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Forest Field Trip Report

For this study, we will be taking a trip to the Merwin

Nature Preserve - Parklands Foundation in order to determine if
the forest is healthy or not. The Parkland Foundation protects
and ecologically restores natural lands in the middle and upper
parts of Mackinaw Valley watershed. The main function of these
preserves is to sustain the diversity of wildlife, public
recreation and for educational and scientific research. The
nature preserve is right off the Mackinaw River, which provides a
large source of water for the native wildlife. Hunting, fishing,
canoeing, and hiking are common throughout the area, so there is
presence of human activity. Deer, turkeys, squirrels, and doves
are some of the few species of wildlife that live in the area.

White oaks, black oaks, chinkapin oaks, sugar maples, red

oaks, and sycamores can been found in the preserve.

As shown above, the temperature peaks through June, July and

August while the precipitation rate peaks during May
Aldo Leopold believed that land sickness occurred when
there was reduced vegetation cover and soil erosion. The
utilitarian definition of a healthy forest would be one with no
diseases, pollution, pests, and other influences that threaten
the objectives of management. However, the ecological perspective
is to have a fully functioning community of plants and animals
and their physical environment (Wagner). There also needs to be
specific types and rates of the ecological processes, as well as
the numbers and arrangement of structural elements to
characterize diverse and productive forest ecosystems. Forests
also have to be free from distress syndrome. This syndrome is
characterized by reduced primary productivity, loss of nutrient

capital, loss of biodiversity, increased fluctuations in key

populations, retrogression (returning to an earlier state) in
biotic structure, and widespread incidence (the rate of disease)
and the severity.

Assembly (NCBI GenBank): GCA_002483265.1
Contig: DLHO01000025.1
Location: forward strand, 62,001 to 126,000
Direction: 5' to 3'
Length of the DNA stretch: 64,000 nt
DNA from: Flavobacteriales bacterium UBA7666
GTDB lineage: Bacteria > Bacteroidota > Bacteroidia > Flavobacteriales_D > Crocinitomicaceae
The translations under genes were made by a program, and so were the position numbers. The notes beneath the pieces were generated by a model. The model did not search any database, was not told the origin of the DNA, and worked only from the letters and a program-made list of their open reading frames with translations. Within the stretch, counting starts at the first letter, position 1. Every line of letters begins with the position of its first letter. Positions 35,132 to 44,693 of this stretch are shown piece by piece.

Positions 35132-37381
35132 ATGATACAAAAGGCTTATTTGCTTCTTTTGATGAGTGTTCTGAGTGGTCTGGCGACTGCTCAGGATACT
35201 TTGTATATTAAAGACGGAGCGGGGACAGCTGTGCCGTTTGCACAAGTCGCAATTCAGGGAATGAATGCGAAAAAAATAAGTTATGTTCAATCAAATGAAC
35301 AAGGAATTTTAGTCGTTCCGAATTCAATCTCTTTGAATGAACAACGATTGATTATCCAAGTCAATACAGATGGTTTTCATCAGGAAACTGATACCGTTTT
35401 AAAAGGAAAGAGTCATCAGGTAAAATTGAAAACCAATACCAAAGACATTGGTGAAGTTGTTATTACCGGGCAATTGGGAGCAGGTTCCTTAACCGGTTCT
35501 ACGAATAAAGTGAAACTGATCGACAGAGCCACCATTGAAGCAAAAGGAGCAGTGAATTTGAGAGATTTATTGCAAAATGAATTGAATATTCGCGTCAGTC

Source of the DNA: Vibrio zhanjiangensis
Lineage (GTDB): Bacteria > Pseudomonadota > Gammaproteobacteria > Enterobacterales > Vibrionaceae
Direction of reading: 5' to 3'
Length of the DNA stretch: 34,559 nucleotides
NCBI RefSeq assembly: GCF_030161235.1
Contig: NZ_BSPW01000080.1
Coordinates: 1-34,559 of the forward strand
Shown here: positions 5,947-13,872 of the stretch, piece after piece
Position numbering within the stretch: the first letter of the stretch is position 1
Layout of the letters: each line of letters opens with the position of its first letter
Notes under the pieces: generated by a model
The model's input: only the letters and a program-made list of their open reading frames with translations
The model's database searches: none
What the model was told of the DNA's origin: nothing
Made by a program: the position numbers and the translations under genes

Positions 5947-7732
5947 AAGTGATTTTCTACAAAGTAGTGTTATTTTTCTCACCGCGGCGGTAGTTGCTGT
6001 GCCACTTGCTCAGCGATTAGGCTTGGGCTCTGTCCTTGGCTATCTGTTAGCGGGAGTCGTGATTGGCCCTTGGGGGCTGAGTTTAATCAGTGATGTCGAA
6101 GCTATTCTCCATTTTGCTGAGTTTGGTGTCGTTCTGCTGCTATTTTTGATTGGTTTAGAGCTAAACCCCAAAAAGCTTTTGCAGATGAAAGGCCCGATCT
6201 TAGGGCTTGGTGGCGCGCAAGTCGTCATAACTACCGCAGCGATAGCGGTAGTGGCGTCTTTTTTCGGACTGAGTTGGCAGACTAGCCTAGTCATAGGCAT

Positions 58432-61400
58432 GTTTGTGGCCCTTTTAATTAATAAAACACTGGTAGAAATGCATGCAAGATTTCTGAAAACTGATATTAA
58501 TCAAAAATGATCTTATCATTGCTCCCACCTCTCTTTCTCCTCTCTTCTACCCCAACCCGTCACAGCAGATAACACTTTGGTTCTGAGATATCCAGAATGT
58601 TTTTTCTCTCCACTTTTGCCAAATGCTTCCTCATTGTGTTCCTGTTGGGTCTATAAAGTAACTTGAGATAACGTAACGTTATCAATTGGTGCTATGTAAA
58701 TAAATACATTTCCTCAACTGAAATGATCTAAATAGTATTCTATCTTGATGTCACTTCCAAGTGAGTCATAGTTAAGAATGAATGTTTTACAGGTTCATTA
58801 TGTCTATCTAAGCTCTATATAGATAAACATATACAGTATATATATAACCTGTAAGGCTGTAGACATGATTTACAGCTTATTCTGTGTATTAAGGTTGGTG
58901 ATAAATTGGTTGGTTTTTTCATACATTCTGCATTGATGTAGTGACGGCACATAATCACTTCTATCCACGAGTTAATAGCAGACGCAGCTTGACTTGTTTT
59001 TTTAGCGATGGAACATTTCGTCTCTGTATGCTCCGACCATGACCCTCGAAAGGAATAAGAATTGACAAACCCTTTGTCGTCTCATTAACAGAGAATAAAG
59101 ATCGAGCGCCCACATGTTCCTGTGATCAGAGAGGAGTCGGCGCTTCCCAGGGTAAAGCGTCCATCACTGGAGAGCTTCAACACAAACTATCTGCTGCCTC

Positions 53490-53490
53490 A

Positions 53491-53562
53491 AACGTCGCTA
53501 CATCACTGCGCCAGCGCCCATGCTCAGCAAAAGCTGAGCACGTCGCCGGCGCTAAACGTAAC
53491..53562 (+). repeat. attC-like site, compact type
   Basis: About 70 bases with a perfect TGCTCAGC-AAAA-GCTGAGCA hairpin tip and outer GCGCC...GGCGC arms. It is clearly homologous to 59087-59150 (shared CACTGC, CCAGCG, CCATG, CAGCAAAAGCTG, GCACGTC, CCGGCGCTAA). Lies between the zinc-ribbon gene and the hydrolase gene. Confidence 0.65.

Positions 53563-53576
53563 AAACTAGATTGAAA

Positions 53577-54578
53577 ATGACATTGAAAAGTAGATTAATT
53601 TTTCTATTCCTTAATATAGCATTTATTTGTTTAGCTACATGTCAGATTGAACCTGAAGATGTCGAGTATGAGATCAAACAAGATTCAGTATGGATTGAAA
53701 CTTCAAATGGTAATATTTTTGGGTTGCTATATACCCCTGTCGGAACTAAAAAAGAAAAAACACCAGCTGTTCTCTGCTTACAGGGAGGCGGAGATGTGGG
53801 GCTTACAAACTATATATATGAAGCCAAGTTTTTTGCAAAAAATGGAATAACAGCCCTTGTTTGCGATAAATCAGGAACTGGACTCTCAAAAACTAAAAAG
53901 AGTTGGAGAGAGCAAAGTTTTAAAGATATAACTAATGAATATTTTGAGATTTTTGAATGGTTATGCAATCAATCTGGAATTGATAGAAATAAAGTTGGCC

We will be answering the questions: Does this location
represent a healthy forest and is the natural environment
healthy? In order to answer these questions, our group will be
taking a soil sample to find the levels of nitrogen, phosphorus,
and potassium in our section of the woods as well as recording
the diversity of plant and animal life. We will also be
collecting the information recorded from the other groups to get
the overall score. For our group, Lexie and Greer located and
identified the different plants and animals while Caitlyn and
Kayleen had taken the soil sample and determined the levels of
the chemicals. Lexie and Greer will also be determining the
Diameter at Breast Height (DBH) of the trees found in the
quadrant. By finding the DBH, the group can determine the
approximate age of the trees, thus determining the succession and
diversity in age.
The trip was on October 30th, 2015. The wind was a 0 on the
beaufort scale. There was no cloud cover and our area had 40%
canopy cover. Our 10x10 quadrant was flat. There was no obvious
evidence of humans in our quadrant. What we found during the trip
showed that there was biodiversity in our quadrant. There were

three bird sightings, two of which were Downy Woodpeckers and one
was a red capped woodpecker. The exact species of trees in our
quadrant were difficult to identify since all of the leaves on
their branches had fallen. However the group was able to identify
the leaves that were on the ground found in our quadrant. These
leaves may or may not have come from the quadrant. There were Pin
Oak, Sweet Gum, American Elm, White Oak, and Sugar Maple leaves.

The tables above show the animals seen in each quadrant and the DBH found for every
tree inside them as well. It also shows the density, dominance, and class total for every plant and
animal. For our group (which is highlighted in blue), we had fairly small trees but not very many
insects and animals. However, this could be due to the fact that our section of the forest didnt
have as much cover as other areas. The smaller trees in our area also helped with the amount of
light reaching the ground.
The smaller trees, ranging from 0-5 cm, have a higher density than the larger ones as well
as having a higher dominance. Although there werent a lot of animals or insects around at the
time, the class did come across quite a few different species. The dominance of these organisms
goes to the ants and flies.
In conclusion, this forest was determined healthy. With plenty of wildlife as well as new
growth, this forest can still readily sustain itself. The diversity of the plants and animals proved
there was a healthy ecosystem and plenty of resources to survive. The soil tests also showed
healthy levels of Nitrogen, Phosphorous and Potassium. So even though there werent many of
the larger trees, the soil would help the younger trees grow which in turn will help sustain the
insects and animals.

Works Cited